Mental Mistakes in Preparing For A Basketball Game
Coach Bob Knight was once quoted to have said in concern to the game of basketball “The mental is to the physical as 4 is to 1.” Coach Knight is usually correct about what he says when it comes to basketball and this is certainly one instance where I agree with Coach Knight.
This post is about a pair of common mental mistakes athletes make before the game when preparing mentally. These two mistakes are both related to control issues that focus on outcomes and not performance.
First Common Mistake
The first common mistake is for a player to worry too much about the outcome of the game. As an example, let’s say the game in question is a district game against an opponent who consistently scores a lot of points. The combined pressure of the need to win the game to advance up the district standings combined with the fear of embarrassment by being blown out.
The increased level of anxiety over these two possible outcomes can lead to a decrease in player confidence and combined with the higher-than-normal level of anxiety can lead to a horrendous performance. The focus on the outcome of the game instead of playing well leads to the very thing the player feared, a loss as a resulting lopsided blowout.
second common mistake
The second common mistake is establishing a predetermined or preset level of expectations about the level of performance required for success. Players may tell themselves “I am going to go 10-12 tonight and grab 15 rebounds.” Teams may tell themselves the only way they can win is to hold the high-scoring team to under 40 points.
The opponent is going to have a say in both of those predetermined levels of performance. The opponent may fiercely contest every shot the player who established an acceptable level of performance as making 10 out of 12 shots. The result of the opponent’s defensive efforts might be a 5 for 12 shooting night. Not fantastic but not too bad either.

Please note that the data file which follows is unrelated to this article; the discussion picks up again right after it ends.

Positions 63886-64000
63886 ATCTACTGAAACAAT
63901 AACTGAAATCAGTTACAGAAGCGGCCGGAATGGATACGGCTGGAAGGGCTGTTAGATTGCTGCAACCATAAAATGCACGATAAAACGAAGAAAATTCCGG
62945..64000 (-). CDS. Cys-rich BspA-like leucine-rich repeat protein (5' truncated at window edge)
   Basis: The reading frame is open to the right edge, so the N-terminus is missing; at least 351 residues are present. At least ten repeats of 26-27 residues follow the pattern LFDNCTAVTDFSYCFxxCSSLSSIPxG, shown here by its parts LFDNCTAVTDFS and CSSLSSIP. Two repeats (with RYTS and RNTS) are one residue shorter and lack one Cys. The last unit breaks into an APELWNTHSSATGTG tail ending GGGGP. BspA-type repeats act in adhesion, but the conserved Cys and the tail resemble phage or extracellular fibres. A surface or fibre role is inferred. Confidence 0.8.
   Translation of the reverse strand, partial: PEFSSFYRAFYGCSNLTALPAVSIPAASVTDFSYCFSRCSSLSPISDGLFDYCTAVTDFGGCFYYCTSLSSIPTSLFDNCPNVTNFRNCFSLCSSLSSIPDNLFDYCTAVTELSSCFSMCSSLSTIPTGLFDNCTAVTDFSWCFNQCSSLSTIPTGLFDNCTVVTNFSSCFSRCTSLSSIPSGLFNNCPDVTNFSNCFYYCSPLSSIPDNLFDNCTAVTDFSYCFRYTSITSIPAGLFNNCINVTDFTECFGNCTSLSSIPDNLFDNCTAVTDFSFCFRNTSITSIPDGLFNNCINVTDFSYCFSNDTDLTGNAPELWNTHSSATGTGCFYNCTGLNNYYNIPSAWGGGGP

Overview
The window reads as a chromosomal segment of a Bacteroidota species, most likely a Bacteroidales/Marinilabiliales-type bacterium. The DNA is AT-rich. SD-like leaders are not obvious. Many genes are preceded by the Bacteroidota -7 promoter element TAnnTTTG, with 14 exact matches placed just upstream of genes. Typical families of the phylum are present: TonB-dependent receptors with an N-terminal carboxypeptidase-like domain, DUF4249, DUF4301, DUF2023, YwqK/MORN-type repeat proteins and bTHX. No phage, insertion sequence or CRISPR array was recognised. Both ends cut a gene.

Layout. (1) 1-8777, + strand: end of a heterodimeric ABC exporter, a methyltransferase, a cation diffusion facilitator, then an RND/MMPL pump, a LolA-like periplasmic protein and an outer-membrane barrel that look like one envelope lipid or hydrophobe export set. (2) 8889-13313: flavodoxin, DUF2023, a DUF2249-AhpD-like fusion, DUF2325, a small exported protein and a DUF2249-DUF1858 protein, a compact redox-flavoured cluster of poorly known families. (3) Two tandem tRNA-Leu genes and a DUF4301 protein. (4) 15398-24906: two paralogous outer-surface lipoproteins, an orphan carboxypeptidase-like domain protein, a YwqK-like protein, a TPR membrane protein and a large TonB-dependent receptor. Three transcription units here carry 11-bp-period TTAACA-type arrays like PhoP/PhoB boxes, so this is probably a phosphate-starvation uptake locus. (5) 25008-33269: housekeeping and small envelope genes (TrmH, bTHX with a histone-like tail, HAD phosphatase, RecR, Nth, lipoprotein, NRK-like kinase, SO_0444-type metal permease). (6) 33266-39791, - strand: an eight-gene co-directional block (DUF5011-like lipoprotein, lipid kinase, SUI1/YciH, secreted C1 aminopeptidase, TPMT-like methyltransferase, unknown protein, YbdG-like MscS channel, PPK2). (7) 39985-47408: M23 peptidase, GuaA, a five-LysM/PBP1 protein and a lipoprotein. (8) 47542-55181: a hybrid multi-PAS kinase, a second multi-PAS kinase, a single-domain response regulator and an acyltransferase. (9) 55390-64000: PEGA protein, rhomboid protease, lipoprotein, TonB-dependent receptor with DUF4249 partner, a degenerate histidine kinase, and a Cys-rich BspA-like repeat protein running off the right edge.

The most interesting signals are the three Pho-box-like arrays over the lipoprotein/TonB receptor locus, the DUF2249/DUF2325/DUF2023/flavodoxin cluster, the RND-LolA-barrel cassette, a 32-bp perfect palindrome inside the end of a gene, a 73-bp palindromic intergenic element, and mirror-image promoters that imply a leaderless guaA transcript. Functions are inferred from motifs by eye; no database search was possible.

Because the player in question set such a high standard of excellence, there will in all likelihood be a drop in confidence in shooting as the game progresses. Late in the game, the now-rattled player may not have enough confidence to hit the “big shot” for his or her team.
The team that thinks it can only win if it holds the high-scoring opponent under 40 points (and the opponent averages 85+ in this example) is doomed to collapse mentally the closer the high-scoring opponent gets to reaching the 40-point scoring mark. Should the opponent hit that mark mid-way through the third period, the team who set that mark will likely simply collapse, allowing the high-scoring team to blow them out.
Taking a different approach mentally would serve both the player and the team better.
The player should focus on taking good shots and working hard to get open for good shots. This mental approach factors in the opponent’s likely efforts to contest shots. The shooting performance now is not about a specific field goal percentage but is focused on obtaining good open shots, a much more productive mental approach.
The team playing the run-and-gun opponent should set as its goal one of disrupting the fast break of the opponent. Working to keep the overall tempo under control and limiting the total amount of time the uptempo opponent can get its running game wound up is more productive than setting a specific outcome goal of holding the run-and-gun team to 40 points. Holding a team that scores 85 points a game to 65 points is much more realistic and possible to achieve. It is also more likely to result in a win.
Addressing the correct mental approach necessary when preparing is essential. It is also a tough task for many basketball coaches. Players need to realize mental preparation is just as important as physical preparation.